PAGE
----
When I hung up the phone, I knew implicitly that I would not be allowed to visit my mom at the hospital because it was very possible that she might have the coronavirus. As of March 18, the hospital my mom was sent to had stopped allowing visitors except under specific circumstances (like hospice). While nominally one visitor is allowed per emergency room patient “if necessary,” in practice no one advertises that. The hospital is fighting a war with an invisible enemy, and the risk of community spread is too great. The likelihood of the coronavirus being present within an ER setting was enough to prevent me from even contemplating going. However, because my mom is unable to understand or produce words anymore, I knew she would not be able to communicate with the medical staff, and without me ― her voice and advocate ― she would be confused, vulnerable and entirely alone.

I had no window into what was happening in the ER except for the lab results I received by email throughout the morning. Since my mom’s medical account is linked to mine, notifications containing these jolts of data kept arriving but without any context or explanation. For three hours, I heard nothing else. I tried to wait patiently, tried to stave off the nagging nervous ache in my stomach, tried not to jump to conclusions and hope that some IV fluids would make her healthy again. I had to assume she was receiving good care, even though I couldn’t put a face or name to any of the nurses or doctors. I couldn’t see her or talk to her. I could only imagine the hospital gurney she lay on, the colors of her hospital gown, and I wondered if she was warm enough, if she was scared, what the room looked like and how often the monitors beeped. A headache blossomed from my neck to the tip of my brain — intense, deep and throbbing.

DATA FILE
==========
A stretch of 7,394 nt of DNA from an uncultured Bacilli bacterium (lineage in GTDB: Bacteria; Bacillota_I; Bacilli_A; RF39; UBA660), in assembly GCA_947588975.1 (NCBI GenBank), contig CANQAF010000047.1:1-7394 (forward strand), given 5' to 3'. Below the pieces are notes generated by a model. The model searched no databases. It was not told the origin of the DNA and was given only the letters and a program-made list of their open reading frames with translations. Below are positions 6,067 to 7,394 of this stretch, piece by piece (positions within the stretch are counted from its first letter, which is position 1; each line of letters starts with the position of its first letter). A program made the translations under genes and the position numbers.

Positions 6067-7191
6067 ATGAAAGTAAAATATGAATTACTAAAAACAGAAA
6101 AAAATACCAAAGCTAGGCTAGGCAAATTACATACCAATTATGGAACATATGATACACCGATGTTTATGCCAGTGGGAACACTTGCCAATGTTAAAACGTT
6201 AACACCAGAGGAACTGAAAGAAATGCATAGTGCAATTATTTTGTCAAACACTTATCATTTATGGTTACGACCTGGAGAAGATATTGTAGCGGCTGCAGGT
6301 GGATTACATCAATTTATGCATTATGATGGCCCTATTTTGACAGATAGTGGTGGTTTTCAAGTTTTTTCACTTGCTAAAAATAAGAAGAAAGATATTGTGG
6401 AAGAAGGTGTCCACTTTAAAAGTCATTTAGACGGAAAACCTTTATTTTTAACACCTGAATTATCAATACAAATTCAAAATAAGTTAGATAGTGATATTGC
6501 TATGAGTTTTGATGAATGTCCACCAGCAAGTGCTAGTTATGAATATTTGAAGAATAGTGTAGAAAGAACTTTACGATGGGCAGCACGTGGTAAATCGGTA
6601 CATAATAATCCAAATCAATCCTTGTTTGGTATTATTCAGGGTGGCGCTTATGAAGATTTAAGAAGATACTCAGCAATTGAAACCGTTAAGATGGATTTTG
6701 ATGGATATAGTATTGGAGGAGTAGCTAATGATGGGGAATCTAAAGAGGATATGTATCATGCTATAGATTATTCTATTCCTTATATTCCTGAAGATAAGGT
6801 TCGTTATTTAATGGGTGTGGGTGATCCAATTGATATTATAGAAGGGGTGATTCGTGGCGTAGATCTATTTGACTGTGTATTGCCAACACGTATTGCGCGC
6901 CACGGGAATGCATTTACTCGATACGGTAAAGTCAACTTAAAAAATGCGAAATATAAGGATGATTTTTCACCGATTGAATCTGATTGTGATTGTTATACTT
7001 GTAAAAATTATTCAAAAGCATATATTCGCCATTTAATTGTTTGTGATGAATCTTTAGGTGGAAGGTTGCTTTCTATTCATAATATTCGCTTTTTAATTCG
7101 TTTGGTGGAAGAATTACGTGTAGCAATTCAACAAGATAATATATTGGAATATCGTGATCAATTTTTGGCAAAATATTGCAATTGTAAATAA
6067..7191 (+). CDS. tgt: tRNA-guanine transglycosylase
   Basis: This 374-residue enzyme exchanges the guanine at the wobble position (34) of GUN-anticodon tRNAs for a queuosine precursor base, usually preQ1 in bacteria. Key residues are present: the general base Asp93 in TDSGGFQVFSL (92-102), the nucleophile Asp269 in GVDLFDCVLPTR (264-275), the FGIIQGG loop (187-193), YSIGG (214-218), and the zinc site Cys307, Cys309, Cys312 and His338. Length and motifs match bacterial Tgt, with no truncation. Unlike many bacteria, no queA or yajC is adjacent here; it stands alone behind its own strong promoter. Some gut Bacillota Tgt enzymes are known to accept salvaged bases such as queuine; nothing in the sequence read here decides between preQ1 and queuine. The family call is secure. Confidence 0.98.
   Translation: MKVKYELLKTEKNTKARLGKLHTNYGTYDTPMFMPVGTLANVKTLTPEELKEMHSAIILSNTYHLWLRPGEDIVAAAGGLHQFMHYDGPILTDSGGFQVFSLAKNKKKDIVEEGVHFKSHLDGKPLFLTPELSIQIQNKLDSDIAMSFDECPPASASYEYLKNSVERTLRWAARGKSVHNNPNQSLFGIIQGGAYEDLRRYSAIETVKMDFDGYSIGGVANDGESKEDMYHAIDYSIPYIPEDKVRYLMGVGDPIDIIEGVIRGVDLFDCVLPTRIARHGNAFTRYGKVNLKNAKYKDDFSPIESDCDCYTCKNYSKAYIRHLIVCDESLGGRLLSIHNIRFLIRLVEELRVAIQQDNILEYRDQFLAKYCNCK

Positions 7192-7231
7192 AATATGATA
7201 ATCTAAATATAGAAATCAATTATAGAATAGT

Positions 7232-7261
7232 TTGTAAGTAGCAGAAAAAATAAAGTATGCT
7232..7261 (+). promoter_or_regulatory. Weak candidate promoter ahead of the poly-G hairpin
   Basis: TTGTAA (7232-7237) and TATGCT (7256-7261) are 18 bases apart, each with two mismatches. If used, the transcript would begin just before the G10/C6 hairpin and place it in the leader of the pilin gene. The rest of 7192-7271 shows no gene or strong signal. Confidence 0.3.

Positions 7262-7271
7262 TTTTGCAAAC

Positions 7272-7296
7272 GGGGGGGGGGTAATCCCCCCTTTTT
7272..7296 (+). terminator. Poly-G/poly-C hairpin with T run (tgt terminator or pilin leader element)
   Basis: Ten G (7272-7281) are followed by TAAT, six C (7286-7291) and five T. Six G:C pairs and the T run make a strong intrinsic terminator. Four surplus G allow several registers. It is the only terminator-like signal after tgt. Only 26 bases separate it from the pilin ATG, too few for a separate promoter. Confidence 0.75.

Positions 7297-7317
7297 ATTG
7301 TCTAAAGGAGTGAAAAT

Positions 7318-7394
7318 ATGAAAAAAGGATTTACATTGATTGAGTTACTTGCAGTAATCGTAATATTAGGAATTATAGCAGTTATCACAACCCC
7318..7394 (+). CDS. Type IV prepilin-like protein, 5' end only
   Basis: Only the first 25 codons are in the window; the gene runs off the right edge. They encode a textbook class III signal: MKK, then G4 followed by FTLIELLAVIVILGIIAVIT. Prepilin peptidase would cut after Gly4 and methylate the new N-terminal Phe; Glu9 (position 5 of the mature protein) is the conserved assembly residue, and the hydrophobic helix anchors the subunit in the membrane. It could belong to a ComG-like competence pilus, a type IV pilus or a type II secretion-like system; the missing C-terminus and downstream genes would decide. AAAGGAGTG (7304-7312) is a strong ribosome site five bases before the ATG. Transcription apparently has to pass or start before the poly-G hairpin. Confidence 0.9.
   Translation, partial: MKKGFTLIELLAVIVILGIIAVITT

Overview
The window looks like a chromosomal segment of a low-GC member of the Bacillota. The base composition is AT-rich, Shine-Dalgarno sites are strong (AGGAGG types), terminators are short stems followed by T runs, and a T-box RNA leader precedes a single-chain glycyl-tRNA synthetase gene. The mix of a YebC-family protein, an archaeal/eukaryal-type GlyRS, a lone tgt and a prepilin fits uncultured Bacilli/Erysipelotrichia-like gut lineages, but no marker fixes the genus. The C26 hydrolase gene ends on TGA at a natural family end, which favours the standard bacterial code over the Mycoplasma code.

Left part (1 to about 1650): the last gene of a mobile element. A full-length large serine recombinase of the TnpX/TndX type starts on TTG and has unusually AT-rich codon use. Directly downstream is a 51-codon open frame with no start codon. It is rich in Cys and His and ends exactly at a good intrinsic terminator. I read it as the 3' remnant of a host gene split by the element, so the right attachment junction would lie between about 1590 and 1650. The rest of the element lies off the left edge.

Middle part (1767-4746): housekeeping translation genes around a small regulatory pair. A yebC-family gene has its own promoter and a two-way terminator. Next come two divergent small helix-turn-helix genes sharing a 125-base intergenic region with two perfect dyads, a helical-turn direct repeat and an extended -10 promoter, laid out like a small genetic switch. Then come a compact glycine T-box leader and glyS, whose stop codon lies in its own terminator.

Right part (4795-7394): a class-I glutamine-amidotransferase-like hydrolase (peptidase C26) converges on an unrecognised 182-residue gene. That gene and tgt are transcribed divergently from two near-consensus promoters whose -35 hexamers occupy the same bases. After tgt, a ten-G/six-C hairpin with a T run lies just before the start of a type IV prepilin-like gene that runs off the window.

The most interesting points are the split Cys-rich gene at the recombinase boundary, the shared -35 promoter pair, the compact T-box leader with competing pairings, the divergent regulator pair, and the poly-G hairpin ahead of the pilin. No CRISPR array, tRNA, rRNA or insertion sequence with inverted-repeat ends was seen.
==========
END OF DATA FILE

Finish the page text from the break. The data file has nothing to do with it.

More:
My mom is unable to understand or produce words anymore, so without me — her voice and advocate — she would be confused, vulnerable and entirely alone at the hospital.

I finally called the ER when I could no longer keep my anxiety at bay. The doctor reported that she was rehydrated but coughing, and her X-rays showed mild pneumonia. He was testing her for COVID-19 and would admit her for monitoring. 

But what could I do now? The die had been cast. She was on a gurney, sick and confused, rolling through an unfamiliar and frightening place, where she would stay until that coronavirus test came back. Would it be two days? Three? More? This chain reaction of events already felt so far out of my hands. For all my promises to be by her side when she needed me, for all the advocacy I’ve done on her behalf for the last seven years, I found myself in this moment merely miles away but a world apart.